“The filly’s been stolen.”
Heart-breaking horse theft can happen to anyone
Despite a few initial misgivings, BC’s Fiona Ross thought she was doing the right thing for her beloved Hanoverian-cross mare Lola and her 12-day-old chestnut Oldenburg filly Liesel. She agreed the pair would be pastured on a rented field just down the road from veterinarian Dr. Raymond Wise’s Fairway Farms, where Liesel was born. “Their facility has put foals and their moms out in this beautiful field on the Telegraph Trail for years without incident. The field is completely predator-proof. It’s an absolutely idyllic scenario,” says Ross. “I felt good about it.”
Mom and baby were turned out at 10 a.m. Sunday, August 7, 2016. Ross received a call at 7:12 a.m. the next morning. “It was Ray, saying, ‘My God, Fiona, the filly’s been stolen.”
When Ross arrived at the scene where RCMP were investigating and crowds had gathered, she was in for another shock. “I’ll never forget it, because out in this beautiful field I saw my mare lying down all by herself,” she says. “She was so stoned. She couldn’t even keep her head up. It was really, really awful.”
RCMP later confirmed Lola had been sedated. They called the theft planned and “well-executed.” And Liesel? “We still have no idea what happened to her. We still don’t know if she’s alive or if she’s dead,” says Ross.
Not only concerned about the welfare of still-nursing Liesel, Ross and her family also had to watch 16-year-old Lola, who “was in her element as a mom” grieve the loss.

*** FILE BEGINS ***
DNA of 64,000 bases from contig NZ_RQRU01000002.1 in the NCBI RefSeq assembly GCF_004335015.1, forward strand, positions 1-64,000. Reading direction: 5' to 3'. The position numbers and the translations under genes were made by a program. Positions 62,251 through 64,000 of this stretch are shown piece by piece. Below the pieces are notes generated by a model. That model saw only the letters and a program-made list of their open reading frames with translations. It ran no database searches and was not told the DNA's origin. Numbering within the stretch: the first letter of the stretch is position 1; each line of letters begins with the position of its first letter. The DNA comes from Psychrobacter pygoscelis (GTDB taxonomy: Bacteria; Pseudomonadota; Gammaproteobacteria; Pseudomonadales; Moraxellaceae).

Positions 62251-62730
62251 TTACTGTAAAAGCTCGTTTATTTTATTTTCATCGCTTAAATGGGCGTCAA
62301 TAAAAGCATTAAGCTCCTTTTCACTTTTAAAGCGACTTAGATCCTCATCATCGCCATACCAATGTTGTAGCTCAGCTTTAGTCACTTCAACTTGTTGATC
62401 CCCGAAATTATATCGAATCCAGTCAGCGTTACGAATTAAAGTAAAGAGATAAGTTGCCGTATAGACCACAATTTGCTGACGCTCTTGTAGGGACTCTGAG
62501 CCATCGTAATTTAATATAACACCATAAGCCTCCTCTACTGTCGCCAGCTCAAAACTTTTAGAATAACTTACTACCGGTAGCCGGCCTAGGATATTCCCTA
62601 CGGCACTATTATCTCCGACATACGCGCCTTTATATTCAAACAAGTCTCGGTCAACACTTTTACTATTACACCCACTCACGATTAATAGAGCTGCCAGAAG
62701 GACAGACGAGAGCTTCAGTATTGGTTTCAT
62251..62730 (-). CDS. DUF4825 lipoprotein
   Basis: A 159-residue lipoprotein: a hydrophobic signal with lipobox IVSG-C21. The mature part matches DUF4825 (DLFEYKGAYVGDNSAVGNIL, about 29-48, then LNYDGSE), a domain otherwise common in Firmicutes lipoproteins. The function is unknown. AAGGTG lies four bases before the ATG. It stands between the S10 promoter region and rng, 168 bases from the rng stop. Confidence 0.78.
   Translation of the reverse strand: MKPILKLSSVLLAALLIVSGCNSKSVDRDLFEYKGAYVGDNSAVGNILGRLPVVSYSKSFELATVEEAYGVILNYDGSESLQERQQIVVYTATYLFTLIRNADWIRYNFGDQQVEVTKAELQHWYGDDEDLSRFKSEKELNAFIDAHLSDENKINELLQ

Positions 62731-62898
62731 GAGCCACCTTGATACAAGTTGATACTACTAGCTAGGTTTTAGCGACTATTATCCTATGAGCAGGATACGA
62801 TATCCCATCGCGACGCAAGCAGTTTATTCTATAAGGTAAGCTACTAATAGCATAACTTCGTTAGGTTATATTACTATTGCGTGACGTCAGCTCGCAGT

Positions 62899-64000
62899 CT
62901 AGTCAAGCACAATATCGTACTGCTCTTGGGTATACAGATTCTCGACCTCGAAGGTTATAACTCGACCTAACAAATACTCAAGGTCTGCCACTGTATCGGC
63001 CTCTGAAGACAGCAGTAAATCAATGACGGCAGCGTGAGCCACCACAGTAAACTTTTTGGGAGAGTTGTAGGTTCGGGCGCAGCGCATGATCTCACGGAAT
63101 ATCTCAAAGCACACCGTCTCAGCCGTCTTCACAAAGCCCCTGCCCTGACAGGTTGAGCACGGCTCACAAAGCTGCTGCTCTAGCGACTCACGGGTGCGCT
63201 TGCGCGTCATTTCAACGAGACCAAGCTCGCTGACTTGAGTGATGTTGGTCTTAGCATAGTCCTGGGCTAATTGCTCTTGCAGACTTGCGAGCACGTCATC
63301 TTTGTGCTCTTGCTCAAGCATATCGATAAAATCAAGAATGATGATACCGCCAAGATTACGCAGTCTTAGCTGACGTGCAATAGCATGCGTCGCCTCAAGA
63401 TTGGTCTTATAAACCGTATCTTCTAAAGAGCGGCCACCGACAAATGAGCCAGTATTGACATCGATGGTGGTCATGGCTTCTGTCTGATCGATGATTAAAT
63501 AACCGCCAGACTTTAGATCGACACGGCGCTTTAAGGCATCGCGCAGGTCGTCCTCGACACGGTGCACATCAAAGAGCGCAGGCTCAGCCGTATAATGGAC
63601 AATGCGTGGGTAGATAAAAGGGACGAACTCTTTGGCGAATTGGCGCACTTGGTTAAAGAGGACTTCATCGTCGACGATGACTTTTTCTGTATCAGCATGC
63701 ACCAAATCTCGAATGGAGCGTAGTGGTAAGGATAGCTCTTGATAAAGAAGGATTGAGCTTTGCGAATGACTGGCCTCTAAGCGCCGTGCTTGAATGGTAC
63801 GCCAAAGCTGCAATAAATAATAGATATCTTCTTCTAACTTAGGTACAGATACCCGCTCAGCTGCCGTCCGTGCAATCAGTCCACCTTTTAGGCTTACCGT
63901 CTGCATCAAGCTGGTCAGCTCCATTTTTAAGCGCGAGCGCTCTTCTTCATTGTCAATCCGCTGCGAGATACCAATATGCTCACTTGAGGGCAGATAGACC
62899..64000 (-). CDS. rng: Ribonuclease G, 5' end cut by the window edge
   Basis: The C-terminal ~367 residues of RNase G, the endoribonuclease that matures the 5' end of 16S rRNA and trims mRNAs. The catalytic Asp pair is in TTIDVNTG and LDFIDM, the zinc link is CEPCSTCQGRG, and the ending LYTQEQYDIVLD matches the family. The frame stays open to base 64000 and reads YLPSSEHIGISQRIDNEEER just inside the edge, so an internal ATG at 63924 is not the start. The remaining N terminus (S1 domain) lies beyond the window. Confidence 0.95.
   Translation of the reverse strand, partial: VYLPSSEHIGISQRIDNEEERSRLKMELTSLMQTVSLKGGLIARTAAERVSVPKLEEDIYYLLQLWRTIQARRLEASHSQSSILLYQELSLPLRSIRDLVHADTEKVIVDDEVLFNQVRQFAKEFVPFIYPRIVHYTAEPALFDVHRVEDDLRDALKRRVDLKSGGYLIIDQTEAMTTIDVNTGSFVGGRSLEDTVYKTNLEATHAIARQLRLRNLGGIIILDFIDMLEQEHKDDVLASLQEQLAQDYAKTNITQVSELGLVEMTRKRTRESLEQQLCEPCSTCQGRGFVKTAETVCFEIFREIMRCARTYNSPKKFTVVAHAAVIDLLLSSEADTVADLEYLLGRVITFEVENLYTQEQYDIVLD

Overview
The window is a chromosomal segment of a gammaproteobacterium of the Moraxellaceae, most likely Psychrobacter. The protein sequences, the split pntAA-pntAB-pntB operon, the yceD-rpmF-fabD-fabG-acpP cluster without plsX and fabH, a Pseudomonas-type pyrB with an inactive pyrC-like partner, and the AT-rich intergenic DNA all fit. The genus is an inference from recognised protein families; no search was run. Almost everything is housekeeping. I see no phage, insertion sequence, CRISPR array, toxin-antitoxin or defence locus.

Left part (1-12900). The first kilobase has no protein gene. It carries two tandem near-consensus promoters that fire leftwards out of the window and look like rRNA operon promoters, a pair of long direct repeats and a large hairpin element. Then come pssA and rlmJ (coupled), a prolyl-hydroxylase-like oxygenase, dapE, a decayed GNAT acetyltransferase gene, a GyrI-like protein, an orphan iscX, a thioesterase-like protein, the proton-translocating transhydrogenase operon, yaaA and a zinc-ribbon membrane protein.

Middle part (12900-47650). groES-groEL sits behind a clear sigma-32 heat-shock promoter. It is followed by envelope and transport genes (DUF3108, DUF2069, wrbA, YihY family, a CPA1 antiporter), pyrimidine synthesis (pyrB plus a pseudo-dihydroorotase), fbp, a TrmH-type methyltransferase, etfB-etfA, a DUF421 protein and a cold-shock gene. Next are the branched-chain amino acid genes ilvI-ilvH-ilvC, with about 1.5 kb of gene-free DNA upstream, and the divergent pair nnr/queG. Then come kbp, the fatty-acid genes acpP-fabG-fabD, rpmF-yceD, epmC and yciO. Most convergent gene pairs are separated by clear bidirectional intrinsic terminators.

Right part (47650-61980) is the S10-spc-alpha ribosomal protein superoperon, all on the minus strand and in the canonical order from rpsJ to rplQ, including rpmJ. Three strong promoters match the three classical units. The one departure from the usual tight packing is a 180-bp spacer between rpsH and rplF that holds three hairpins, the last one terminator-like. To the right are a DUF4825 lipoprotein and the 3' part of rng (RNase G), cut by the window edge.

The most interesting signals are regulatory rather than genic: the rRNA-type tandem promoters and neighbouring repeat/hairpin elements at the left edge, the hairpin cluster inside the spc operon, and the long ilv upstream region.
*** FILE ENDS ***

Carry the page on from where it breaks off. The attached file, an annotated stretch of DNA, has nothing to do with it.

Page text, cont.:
Ross says the horse-centric Langley community is disturbed by what happened. But with no signs of criminal activity and no surveillance camera footage, there’s not much to go on. Police believe Liesel, worth $10,000 to $20,000 at the time of the theft, was lifted over the wood fence. Ross, who has also hired a private investigator, finds it “odd” that that no information has turned up despite social media posts about the theft spreading as far as Europe, several TV, radio and online stories, plus widespread dissemination of posters and flyers.
Ross has issued a $10,000 reward for Liesel’s return. “Someone knows something. A little baby horse doesn’t just disappear with absolutely no trace.”
Do you recognize this filly? If you have information, call Langley RCMP at 604-532-3200, Crime Stoppers 1-800-222-8477 (TIPS) or go to solvecrime.ca.